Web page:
Research to explore diagnosis and treatment of rare diseases

The National Institutes of Health announced today a second phase of the Rare Diseases Clinical Research Network (RDCRN) including funds for 19 research consortia. The Rare Diseases Clinical Research Consortia and a Data Management Coordinating Center (DMCC) will be awarded a total of just over $117 million over the next five years. The research conducted with the new funding will explore the natural history, epidemiology, diagnosis, and treatment of more than 95 rare diseases.

"The progress made by researchers through the network over the past six years is important and impressive," said NIH Director Francis S. Collins, M.D., Ph.D. "We have shown that this approach can be a catalyst for progress in meeting the challenge of rare diseases, and we are eager to launch this next phase of the program."

A rare disease is defined as a disease or condition affecting fewer than 200,000 persons in the United States. Approximately 6,500 such disorders have been identified, affecting an estimated 25 million Americans.

Initially created in 2003, the RDCRN is unique in its approach to addressing rare diseases as a group. Previously, the NIH's institutes and centers funded research on individual rare diseases in their respective disease-type or organ domains. The RDCRN is the first program that aims to create a specialized infrastructure to support rare diseases research.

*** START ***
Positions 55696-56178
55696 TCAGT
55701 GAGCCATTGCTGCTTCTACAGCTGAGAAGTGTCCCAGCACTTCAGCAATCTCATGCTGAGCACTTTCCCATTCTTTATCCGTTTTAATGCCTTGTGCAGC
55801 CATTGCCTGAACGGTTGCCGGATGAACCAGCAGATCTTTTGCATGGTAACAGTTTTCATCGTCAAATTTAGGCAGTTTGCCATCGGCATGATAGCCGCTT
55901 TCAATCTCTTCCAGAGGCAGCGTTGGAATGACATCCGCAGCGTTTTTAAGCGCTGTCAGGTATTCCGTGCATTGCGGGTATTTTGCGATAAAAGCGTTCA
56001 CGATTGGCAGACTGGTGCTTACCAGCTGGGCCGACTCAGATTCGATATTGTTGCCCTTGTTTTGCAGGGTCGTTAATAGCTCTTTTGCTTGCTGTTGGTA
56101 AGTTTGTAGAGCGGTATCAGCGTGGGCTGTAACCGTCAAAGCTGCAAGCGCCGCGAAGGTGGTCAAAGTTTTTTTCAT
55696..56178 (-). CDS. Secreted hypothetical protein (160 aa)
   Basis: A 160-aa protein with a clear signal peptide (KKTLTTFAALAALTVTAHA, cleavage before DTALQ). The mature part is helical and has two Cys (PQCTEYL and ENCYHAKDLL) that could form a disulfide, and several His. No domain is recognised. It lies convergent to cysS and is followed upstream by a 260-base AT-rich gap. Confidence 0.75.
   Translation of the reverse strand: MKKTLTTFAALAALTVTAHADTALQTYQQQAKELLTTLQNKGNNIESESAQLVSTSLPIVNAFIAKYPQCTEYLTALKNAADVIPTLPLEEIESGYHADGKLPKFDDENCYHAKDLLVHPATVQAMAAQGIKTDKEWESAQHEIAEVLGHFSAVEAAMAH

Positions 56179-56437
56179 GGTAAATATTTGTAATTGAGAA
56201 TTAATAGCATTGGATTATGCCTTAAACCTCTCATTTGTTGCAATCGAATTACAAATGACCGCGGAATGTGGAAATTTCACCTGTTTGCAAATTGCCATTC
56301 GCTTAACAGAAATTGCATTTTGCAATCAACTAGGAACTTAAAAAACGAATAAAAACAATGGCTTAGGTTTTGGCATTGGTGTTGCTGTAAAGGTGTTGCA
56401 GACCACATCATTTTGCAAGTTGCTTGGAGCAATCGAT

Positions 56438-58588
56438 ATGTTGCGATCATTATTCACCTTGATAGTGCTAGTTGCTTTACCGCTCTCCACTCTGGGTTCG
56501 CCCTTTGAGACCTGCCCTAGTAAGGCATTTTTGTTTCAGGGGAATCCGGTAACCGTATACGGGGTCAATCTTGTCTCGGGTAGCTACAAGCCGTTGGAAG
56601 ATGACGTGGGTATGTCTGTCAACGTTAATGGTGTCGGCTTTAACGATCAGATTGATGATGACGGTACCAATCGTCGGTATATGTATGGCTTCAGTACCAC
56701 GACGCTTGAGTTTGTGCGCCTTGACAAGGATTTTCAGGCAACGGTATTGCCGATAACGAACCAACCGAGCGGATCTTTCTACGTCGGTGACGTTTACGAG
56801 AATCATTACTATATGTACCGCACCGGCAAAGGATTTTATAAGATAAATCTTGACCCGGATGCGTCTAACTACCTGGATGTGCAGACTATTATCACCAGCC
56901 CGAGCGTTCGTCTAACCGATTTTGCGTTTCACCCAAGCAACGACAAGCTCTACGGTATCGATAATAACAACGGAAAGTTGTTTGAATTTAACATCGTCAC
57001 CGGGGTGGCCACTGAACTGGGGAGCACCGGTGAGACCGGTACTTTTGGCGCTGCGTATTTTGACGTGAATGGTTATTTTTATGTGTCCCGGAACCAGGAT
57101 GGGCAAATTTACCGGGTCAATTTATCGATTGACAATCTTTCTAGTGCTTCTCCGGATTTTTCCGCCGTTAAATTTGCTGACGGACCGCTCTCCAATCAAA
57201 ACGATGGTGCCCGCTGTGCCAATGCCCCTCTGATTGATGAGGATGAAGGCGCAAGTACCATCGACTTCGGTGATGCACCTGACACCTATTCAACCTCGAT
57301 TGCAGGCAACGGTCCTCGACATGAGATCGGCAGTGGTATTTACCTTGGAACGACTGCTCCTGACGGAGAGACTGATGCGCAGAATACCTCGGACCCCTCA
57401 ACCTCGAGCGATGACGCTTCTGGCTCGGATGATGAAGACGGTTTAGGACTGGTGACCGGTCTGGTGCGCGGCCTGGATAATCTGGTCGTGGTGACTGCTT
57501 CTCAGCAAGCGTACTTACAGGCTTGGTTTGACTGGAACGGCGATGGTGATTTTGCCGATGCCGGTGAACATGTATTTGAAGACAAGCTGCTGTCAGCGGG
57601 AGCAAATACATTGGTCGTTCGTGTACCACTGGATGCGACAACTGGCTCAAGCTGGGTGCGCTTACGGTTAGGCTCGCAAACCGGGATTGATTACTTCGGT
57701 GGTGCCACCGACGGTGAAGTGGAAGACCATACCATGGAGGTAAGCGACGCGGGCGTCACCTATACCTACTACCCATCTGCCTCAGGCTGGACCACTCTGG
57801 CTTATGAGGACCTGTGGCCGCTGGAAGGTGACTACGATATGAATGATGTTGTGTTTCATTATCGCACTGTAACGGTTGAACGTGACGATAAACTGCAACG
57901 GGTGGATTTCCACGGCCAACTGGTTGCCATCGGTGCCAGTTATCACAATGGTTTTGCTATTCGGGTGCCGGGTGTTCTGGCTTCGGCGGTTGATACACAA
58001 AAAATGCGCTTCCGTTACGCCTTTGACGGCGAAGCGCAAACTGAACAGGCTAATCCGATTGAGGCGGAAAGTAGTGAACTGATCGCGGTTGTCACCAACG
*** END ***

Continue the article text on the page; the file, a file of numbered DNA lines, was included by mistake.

Since its creation, the RDCRN has enrolled over 5,000 patients in 37 clinical studies in rare diseases. Patient recruitment for clinical studies is a fundamental challenge in rare diseases research because there are typically so few affected patients in any one area. The RDCRN was designed to address this problem by fostering collaboration among scientists and shared access to geographically distributed research resources. Network consortia have also established training programs for clinical investigators who are interested in rare diseases research.

"Collaboration is a critical element of rare diseases research and the partnerships represented in this program have tremendous potential to make great strides in understanding these diseases," said Stephen C. Groft, Pharm.D., director of NIH's Office of Rare Diseases Research (ORDR). "The network emphasizes collaboration not just among investigators from multiple research sites but between investigators and patient advocates as well."

The direct involvement of patient advocacy groups in network operations, activities, and strategy is a major feature of the RDCRN. Each consortium in the network includes relevant patient advocacy groups in the consortium membership and activities. These patient advocacy group representatives serve as research partners within their own consortia. Collectively, the Coalition of Patient Advocacy Groups (CPAG) represents the perspective and interests of all patient advocacy organizations associated with the RDCRN. The CPAG participants meet frequently throughout the year via teleconference and face-to-face meetings. They participate in network-level discussions and meetings. The CPAG chairperson is a voting member of the RDCRN Steering Committee.